Forth, there is the message of repentance and new life.

Repentance is a forgotten message of our generation, but there is no new life without it. 

We cannot expect our sins to be forgiven unless we repent of them and turn to God. 

Even though Christ has died to purchase the remission of sin, we can’t have the benefit of that purchase unless we repent and become converted; if there’s no repentance, there is no remission. 

Peter said, “Repent ye therefore, and be converted, that your sins may be blotted out…”

Fifth, there’s the message of revival from the Lord’s presence.

Peter talked about the times of refreshing that were coming for those who were sons and daughters of Christ. 

We may live in times of toil and conflict (doubts and fears within, troubles and dangers without) but we can know that our sins are pardoned and we can rejoice and be refreshed by the Spirit of God.

Sixth, there’s the message of the return of the Lord.

The message of the early church was the second coming of Jesus Christ. 

His coming was always in the consciousness of the early believers. 

When He came the first time He came to seek and to save those who were lost. 

When He comes the second time it will be as King and Judge. 

At that time He will put down all rebellion and unrighteousness. 

It will be a time of judgment, but for the believer it will be a glorious time because we will be able to draw near to our Salvation. 

We will be robed in the righteousness of Christ and will not be judged for our sins. 

Instead, we will be rewarded for our works done for Christ. 

But for those who rejected Christ there will be no reincarnation, no second chance, and no excuses.

Last, we have the message of the response to Christ’s message.

It is a simple message: hear and be blessed, or refuse to hear and be destroyed. 

Responding to Christ brings untold joy; rejecting Him brings spiritual ruin. 

That’s the meaning of Romans 6:23, “For the wages of sin is death, but the gift of God is eternal life in Christ Jesus our Lord.”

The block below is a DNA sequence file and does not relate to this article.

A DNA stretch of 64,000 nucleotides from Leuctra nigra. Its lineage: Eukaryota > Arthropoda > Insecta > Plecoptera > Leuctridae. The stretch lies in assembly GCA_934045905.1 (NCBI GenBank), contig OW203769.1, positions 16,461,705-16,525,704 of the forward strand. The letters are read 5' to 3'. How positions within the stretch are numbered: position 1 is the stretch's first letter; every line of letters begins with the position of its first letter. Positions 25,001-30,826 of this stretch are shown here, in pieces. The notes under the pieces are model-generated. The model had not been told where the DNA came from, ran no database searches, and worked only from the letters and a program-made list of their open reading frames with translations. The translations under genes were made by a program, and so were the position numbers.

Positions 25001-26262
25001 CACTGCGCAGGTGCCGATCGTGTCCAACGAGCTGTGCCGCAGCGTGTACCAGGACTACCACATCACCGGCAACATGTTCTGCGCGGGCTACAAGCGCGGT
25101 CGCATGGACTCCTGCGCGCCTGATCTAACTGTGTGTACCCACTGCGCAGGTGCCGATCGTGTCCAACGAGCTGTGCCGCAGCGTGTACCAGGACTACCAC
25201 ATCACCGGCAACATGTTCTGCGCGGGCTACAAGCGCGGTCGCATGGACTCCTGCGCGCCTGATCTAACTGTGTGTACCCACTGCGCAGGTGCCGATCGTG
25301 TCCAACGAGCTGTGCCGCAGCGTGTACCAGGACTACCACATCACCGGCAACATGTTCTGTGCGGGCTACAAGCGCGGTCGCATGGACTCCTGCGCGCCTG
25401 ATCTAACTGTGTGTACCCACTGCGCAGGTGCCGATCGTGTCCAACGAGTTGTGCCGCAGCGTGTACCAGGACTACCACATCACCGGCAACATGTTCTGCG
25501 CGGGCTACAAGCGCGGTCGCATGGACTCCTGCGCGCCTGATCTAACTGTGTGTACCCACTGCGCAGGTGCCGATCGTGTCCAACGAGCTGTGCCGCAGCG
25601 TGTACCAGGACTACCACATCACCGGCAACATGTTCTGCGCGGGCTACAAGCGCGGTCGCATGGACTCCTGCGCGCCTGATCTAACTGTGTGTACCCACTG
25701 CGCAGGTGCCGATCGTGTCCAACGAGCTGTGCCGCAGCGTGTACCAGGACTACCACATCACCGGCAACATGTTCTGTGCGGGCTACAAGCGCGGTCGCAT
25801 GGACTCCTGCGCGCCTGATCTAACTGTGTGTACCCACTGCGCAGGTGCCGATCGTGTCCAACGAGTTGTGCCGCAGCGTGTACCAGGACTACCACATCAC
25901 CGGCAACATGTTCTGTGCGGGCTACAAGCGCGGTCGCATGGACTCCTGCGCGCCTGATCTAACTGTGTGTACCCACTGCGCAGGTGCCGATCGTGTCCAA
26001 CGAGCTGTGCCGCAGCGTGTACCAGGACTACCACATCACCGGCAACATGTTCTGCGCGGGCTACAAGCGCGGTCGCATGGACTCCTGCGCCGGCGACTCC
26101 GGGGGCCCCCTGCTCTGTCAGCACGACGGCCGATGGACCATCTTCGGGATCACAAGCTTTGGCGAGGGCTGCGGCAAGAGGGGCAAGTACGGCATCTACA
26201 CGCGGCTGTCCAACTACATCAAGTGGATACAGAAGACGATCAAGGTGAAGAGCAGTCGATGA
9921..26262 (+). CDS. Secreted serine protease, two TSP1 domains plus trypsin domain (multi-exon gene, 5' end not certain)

Here is a sad announcement, “The wages of sin is death.” 

Although the way we go may seem pleasant and inviting, it may lead to a bitter and dismal end. 

Death is the wage that is due to a sinner when he has sinned, just like a wage is due to any employee when he has done his work. 

This is true for every sin. 

Death is the wage even for the least sin and everyone employed in sin should expect to receive that wage. 

But here is a happy announcement, “The gift of God is eternal life.” 

Heaven is life, and it is eternal life. 

It is a place without pain or death or sickness. 

This is a gift of God. 

The death is a wage of sin, and it is just deserts; but life is a gift and it comes by grace. 

Sinners deserve hell, but the best saints do not deserve heaven. 

There is no amount of obedience on our part that will call for our acceptance in heaven. 

We must thank God and not ourselves if we ever get to heaven. 

And this Gift is through Jesus Christ our Lord. 

It is Christ who purchased it, prepared it, prepares us for it, and preserves us for it. 

He is all-in-all as far as our salvation is concerned.

Whenever the message of salvation is preached, something happens. 

The book of Acts is living proof of the living Christ in the church. 

The living Christ means hope for our crippled society, authority for the people of God, and a message for all times. 

Apply his power and authority to your life by faith, and let His Word be living and active in you.  AMEN.